California likes to trumpet its record of pioneering public policy, but the state is a follower when it comes to legal cannabis.
While the Golden State was first out of the gate with its unprecedented 1996 law authorizing medicinal use, Washington and Colorado got a head start by taking the plunge and legalizing recreational marijuana in 2012. With a California legalization measure seemingly destined for the 2016 ballot and a new study advising a tightly regulated market, officials from Colorado and Washington on Thursday shared some wisdom at a Public Policy Institute of California event in Sacramento.
How are you going to be able to compete with the black, or in our state, the gray market?
Washington State Liquor and Cannabis Board Director Rick Garza
1. Beware black market competition
Never miss a local story.
Replacing illegal activity with a regulated marketplace is consistently a selling point for legalization campaigns. But you have to be careful about it: tax medical cannabis too much, for instance, and you could make it so expensive that people stick with the cheaper black market.
“The concern we had...was the high rate of taxation,” with 25 percent levied on various phases of the process, said Washington State Liquor and Cannabis Board Director Rick Garza. “How are you going to be able to compete with the black, or in our state, the grey market?”
But concerns about excessive taxes eased with the realization that illegal dealers also tacked on mark-ups, Garza said. And prices have stabilized from $30 a gram for the legal stuff initially, when supply was low, to the current $8-to-$10 a gram that’s competitive with black market rates.
2. People want to pay taxes
Tax rates help determine not just whether illegal sales thrive but also who can enter the market. California cannabis companies have warned about high taxes driving them out of business or limiting customer access. But Garza said retailers are happy to pay up, citing a tax compliance rate of about 98 to 99 percent.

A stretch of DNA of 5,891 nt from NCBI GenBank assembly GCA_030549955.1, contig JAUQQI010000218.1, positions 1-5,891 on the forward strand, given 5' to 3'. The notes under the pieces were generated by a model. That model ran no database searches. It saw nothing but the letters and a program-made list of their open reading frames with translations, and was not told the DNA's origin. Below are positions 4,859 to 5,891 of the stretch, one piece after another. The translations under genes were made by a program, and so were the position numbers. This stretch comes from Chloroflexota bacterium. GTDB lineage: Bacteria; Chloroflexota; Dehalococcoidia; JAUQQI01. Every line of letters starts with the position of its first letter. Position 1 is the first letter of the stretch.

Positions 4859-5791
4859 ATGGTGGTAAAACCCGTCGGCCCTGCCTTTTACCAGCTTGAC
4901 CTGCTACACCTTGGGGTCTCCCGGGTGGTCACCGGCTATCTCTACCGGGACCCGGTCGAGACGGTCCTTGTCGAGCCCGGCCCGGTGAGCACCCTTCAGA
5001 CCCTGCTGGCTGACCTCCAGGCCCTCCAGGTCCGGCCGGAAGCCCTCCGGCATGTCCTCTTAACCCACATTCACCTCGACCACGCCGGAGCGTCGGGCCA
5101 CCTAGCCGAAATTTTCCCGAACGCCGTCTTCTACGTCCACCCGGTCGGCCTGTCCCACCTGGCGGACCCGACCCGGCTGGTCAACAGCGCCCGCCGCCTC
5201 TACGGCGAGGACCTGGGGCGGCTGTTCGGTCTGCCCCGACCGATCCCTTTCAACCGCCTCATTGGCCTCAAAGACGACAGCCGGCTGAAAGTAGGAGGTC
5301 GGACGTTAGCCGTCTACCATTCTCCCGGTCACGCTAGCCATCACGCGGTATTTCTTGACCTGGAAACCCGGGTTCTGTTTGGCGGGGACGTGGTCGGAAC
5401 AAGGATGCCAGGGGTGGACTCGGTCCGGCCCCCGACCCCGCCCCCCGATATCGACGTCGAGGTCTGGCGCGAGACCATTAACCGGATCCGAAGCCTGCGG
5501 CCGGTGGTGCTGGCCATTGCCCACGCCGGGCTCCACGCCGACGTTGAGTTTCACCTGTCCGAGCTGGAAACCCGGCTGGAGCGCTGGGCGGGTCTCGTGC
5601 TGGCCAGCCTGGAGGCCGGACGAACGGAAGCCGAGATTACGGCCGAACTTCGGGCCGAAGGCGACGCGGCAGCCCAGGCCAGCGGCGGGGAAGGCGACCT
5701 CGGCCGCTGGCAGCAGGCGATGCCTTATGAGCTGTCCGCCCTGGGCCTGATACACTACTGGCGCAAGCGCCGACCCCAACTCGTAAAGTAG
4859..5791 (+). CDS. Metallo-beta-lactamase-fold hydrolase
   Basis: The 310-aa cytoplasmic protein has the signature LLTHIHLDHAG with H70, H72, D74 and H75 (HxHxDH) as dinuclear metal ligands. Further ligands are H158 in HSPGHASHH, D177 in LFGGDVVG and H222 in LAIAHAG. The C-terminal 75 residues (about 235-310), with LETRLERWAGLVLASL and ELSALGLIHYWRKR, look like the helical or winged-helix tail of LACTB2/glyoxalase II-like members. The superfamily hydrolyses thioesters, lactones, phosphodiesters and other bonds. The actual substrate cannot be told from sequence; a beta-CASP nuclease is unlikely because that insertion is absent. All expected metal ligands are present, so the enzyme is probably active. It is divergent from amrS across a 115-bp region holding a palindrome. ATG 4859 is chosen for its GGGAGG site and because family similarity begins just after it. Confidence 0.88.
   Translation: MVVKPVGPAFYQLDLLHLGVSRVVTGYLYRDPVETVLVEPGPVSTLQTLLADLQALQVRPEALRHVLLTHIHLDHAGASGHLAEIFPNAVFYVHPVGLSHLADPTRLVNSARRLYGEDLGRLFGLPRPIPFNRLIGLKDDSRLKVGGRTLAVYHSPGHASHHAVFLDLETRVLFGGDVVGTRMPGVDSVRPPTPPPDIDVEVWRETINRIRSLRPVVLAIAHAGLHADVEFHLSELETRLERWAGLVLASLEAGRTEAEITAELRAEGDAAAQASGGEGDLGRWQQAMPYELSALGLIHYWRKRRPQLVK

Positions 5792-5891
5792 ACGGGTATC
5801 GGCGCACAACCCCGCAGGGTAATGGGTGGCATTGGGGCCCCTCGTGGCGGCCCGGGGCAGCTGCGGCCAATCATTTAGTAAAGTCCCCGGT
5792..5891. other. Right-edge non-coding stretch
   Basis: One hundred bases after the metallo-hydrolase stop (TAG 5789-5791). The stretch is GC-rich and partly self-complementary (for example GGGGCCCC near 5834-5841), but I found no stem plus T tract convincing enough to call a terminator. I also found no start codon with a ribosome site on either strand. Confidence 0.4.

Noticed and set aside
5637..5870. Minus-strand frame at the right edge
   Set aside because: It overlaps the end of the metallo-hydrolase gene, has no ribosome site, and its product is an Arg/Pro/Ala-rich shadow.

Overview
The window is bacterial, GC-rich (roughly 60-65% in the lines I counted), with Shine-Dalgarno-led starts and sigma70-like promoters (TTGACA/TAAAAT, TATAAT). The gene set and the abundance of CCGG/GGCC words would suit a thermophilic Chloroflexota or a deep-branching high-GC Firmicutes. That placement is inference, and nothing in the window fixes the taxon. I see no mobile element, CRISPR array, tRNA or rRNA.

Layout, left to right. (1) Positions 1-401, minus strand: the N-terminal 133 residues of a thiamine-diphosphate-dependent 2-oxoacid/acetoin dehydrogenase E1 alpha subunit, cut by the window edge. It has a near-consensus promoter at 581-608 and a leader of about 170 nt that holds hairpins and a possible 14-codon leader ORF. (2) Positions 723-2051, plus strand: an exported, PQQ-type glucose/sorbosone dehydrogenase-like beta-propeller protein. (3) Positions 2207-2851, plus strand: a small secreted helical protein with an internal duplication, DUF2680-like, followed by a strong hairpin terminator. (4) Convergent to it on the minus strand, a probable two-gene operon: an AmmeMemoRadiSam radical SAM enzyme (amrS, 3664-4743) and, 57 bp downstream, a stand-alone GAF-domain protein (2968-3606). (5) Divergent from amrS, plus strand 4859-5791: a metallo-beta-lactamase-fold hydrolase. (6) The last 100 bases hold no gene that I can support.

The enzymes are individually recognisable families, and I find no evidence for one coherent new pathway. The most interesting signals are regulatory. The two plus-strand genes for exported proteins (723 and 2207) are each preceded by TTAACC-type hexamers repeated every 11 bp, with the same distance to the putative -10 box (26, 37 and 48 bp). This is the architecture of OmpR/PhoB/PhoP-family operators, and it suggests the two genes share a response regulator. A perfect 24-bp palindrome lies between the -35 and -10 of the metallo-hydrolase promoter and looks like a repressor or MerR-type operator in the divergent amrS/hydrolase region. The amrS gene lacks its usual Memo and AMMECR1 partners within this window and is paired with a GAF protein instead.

“The value of that license goes up exponentially every year, so their incentive to be compliant is pretty high,” said Lewis Koski, who oversees marijuana enforcement for the Colorado Department of Revenue and formerly headed the Marijuana Enforcement Division. “So in a lot of cases we found that they overpaid on their taxes just to be sure.”
3. Labeling and testing are works in progress
Regulators have stayed busy determining everything from how to label potency to which pesticides should be allowed. Washington just recently adopted rules for emergency recalls of tainted product. Oregon is coming up with a packaging symbol to keep kids away and working to certify pesticide-testing facilities.
“That’s the new challenge for us right now, is the issue of testing,” Garza said.
The science still has some catching up to do with the legalization policy.
Lewis Koski, who oversees marijuana enforcement for the Colorado Department of Revenue
Producers are confused too. An example: Colorado rules prevent certain levels of microbial contaminants like mold. So growers react by applying pesticide. But most pesticide labels limit their use to a finite number of crops. Oregon regulators have issued about 20 advisories in recent months about improper pesticide use.
4. So are the traffic stops
For the second year in a row, California legislators are considering a bill equipping cops with devices to test drivers for being stoned. Testing techniques like oral swabs remain in development in Washington and Colorado.
“The science still has some catching up to do with the legalization policy,” Koski said. “Not only is it a bit of a challenge to determine what that threshold (for drugged driving) is, but it’s also another challenge to be able to test for it.”
In the meantime, the focus has been on training officers to recognize the effects of weed. Koski said a rise in arrests from Driving Under the Influence of Drugs (DUID) is probably attributable in part to that preparation. About three-quarters of Washington State Patrol officers have received the training, Garza said, up from about 20 percent before legalization.
5. Think about how to get data
When he was a cop back in the pre-legalization days, Koski would focus on alcohol when he pulled over an apparently impaired driver. As a result, he said, he wouldn’t necessarily record if a driver also had marijuana in their system – a potential data gap for tracking legalization’s effects.
Similarly, Koski said, school districts generally track suspensions for alcohol and cigarette use but lump other intoxicants into “drug related.”
“It’s really important to start thinking about what data you want to capture and who’s going to have to cooperate with you to get that taken care of,” Koski said.